Now for some basic color words in French!
You might even recognize a few of these colors:
Now we can use these color words as adjectives to describe things!
In English, when describing the colors of objects, the color goes before the noun that it modifies.
The black cat
The red horses
Same with any adjectives in English
The cute dog
The tall man
However, when describing the color of something in French, the color word goes after the noun it modifies.
Le chat noir
Le cheval blanc
Le chien jaune
Something else also changes when colors are expressed in French.
In French, nouns are divided into genders. This means that the article that goes before each noun changes depending on whether the noun is masculine or feminine. This concept of grammatical gender does not exist in English, though it did a VERY long time ago when our language was first evolving.
English has one definite article: the
The chair, the cat, the bed
French, on the other hand, has two: le and la
Le is used for masculine singular nouns.
La is used for feminine singular nouns.
Because of this concept of grammatical gender for each nouns, this means that any adjectives that interact with these nouns change their endings depending on the gender of that noun.
Watch what happens to la chèvre when we add a color to describe it:
la chèvre blanche
See what happened to the end of the word blanc? Because we are describing something that is feminine and singular, we have to add an -he ending to the basic word for white.
Many colors simply add an -e ending when they are feminine and singular:
la vache verte (yes I know this doesn’t exist, but it’s just an example!)
la poule brune
When they are feminine and plural, it’s easy: just add -es to most colors:
les araignées vertes
les chèvres bleues
Masculine and plural gets a simple -s ending for most colors:
les oiseaux jaunes
les hamsters blancs
As for masculine singular, the colors don’t have a special ending:
le chat noir
le chien rouge (Clifford!)
If you want to say that a color is either light or dark, simply add clair for light and foncé for dark after the color.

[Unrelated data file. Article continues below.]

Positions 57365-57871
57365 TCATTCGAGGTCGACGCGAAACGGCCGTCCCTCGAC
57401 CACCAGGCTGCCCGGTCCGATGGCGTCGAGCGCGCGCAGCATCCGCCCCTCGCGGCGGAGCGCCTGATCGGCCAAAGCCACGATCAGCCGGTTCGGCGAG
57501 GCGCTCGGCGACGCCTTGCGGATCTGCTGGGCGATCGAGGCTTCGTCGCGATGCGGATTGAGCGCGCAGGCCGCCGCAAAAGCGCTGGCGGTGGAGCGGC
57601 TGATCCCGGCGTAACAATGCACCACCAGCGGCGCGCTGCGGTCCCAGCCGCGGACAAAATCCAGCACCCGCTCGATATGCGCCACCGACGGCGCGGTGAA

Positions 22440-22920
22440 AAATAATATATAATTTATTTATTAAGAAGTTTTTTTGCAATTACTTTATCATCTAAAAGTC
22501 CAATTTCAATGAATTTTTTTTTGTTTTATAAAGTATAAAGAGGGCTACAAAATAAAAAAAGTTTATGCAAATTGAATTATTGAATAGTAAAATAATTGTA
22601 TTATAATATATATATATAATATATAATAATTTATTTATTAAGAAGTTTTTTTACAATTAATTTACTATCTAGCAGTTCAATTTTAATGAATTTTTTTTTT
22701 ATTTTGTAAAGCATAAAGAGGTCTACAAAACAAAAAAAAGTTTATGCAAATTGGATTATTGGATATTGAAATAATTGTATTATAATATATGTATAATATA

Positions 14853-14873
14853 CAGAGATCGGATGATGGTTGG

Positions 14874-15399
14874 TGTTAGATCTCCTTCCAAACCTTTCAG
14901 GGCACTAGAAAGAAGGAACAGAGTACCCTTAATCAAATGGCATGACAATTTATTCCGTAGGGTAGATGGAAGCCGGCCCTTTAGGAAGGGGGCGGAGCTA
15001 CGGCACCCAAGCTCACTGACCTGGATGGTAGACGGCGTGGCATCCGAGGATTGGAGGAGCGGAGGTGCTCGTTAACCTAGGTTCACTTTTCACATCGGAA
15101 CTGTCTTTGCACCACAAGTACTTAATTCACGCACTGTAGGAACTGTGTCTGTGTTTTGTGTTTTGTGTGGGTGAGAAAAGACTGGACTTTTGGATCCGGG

l’oiseau bleu foncé = the dark blue bird
le chat orange clair = the light blue cat
la vache marron clair = the light brown cow
le chien jaune foncé = the dark yellow dog
To help you see all of the endings for these colors, click here for a very helpful guide to color endings in French.
There have been several famous French songs with colors in the title and lyrics.
The famous French singer Jean-Jacques Goldman released an album entitled Entre gris clair et gris foncé (can you figure out what that title means based on what we’ve learned in this lesson?). Click here for the YouTube video where you can listen to the song.
A common expression in French involves the word for “pink”: voir la vie en rose. This means “to see life in pink,” literally, or we might say in English, “to see live through rose-colored glasses.” In other words, life looks great! There is a famous French song with this expression by none other than the legendary singer Edith Piaf, a song called La vie en rose. Click here to visit a YouTube video to listen to this song.
And last but not least, a more recent song uses the word noir, a mysterious sounding song by the singer Christophe Willem, called L’homme en noir (The man in black). Click here to listen to the song.
Homework (les devoirs)
When you have learned these words, you can visit this site (hover over the word “site” for the link) to play a game for reviewing the colors!